Most rabies cases in New Jersey involve raccoons, but so far this yearwere due to bats. Although wildlife experts warn residents to be careful, they note that less than carry rabies and bats are considered relatively harmless creatures.
Wildlife experts are asking the public to help them learn more about the state’s bats. Since 2003, the Conserve Wildlife Foundation of New Jersey and the Endangered and Nongame Species Program have been running a citizen-science project calledto help track the locations of the state’s bat populations over time. Last year, volunteers monitored 1,300 bats at 12 nesting areas in Hunterdon, Mercer, Morris, Passaic, Salem, Somerset, Sussex, Warren and Cape May counties. Researchers hope larger sample sizes in the future will lead to a more accurate map of the Garden State’s bat colonies.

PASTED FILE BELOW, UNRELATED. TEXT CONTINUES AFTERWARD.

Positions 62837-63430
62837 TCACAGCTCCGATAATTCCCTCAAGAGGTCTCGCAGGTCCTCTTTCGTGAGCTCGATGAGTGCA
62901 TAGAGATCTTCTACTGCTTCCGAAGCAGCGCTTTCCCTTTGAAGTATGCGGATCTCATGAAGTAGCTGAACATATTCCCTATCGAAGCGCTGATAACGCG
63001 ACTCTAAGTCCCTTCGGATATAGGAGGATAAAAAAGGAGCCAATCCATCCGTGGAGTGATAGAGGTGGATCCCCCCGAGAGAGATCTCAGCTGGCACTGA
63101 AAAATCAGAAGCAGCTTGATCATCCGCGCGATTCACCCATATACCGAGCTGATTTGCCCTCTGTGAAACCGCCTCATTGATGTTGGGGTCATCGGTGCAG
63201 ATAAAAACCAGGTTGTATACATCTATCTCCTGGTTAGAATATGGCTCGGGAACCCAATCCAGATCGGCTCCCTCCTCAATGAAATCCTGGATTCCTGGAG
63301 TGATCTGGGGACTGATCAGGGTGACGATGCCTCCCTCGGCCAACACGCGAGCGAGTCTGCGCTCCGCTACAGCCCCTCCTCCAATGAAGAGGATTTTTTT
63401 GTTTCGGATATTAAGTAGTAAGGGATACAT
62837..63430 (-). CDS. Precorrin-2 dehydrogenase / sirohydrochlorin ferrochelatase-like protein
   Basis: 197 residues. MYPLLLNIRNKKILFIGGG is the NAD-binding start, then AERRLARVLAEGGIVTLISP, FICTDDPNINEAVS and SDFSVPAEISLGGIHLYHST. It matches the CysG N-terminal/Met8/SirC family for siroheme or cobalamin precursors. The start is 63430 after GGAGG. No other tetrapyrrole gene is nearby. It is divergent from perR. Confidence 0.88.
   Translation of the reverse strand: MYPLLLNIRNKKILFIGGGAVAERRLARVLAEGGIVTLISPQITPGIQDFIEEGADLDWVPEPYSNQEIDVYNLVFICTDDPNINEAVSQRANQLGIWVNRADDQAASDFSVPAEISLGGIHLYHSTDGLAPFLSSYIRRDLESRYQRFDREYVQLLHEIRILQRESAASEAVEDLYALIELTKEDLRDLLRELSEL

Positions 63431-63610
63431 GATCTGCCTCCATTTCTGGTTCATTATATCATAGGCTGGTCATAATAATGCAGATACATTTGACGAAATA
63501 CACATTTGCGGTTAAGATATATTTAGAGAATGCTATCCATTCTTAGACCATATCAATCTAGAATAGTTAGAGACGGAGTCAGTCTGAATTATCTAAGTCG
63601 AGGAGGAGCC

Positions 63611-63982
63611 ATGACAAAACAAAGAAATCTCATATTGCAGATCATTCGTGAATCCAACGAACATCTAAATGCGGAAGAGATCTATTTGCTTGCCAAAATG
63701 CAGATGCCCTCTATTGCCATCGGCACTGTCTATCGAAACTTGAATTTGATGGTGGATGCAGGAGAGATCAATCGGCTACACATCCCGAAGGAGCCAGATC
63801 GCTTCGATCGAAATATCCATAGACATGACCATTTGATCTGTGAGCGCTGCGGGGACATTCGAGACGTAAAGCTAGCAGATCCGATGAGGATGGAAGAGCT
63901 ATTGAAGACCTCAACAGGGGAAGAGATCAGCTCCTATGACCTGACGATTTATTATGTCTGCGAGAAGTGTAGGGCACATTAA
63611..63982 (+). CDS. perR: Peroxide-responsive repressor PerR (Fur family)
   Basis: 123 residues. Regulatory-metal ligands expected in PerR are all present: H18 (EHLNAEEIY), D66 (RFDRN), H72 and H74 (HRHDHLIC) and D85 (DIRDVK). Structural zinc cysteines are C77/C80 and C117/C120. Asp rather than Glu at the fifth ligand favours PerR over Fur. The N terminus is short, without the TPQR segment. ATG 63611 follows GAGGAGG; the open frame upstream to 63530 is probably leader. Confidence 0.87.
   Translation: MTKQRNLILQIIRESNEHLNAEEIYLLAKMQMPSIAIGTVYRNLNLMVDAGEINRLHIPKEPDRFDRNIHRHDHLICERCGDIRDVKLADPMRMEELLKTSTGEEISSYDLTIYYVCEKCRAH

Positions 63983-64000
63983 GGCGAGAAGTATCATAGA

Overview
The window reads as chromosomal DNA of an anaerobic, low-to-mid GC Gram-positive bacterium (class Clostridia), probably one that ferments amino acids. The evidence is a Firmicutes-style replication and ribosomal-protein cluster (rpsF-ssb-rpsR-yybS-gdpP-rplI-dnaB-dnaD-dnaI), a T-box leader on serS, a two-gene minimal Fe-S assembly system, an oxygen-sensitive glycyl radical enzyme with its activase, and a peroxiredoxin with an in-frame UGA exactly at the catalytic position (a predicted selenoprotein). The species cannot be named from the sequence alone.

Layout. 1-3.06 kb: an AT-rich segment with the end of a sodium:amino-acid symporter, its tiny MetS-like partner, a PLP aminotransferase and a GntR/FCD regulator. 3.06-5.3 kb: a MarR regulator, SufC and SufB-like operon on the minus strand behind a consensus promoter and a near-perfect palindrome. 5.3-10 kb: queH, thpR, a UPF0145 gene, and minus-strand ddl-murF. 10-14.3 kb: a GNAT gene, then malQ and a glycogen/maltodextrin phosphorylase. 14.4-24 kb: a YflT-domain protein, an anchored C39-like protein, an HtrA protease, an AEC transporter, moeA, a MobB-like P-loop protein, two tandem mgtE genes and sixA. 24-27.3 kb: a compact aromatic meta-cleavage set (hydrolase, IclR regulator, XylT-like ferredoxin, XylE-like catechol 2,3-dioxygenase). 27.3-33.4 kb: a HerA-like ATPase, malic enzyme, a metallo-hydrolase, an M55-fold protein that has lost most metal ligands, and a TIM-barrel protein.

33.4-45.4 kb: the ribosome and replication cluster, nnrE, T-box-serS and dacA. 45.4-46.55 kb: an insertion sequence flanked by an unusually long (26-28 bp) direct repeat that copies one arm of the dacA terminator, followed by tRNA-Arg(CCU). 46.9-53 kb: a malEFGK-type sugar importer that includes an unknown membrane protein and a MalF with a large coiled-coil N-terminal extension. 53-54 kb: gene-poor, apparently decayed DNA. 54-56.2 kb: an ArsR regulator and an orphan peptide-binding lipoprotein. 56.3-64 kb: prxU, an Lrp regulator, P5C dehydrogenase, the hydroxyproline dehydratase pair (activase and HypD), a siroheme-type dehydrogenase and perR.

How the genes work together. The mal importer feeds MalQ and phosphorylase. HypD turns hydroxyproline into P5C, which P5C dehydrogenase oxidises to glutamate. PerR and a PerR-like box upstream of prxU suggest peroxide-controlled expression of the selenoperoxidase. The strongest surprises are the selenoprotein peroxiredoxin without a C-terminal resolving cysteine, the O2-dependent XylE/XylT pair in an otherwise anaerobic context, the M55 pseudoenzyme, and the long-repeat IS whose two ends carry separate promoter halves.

If you’ve noticed bats living in your barn or backyard during the summer, you can contribute to the research bywith data from four observations. You’ll have to wait until next year, though, as the study requires two counts between May 15 and June 21 and two more between July 6 and July 31.
In the meantime, munch on this fact:(Myotis lucifugus) can eat over 1,200 insects an hour.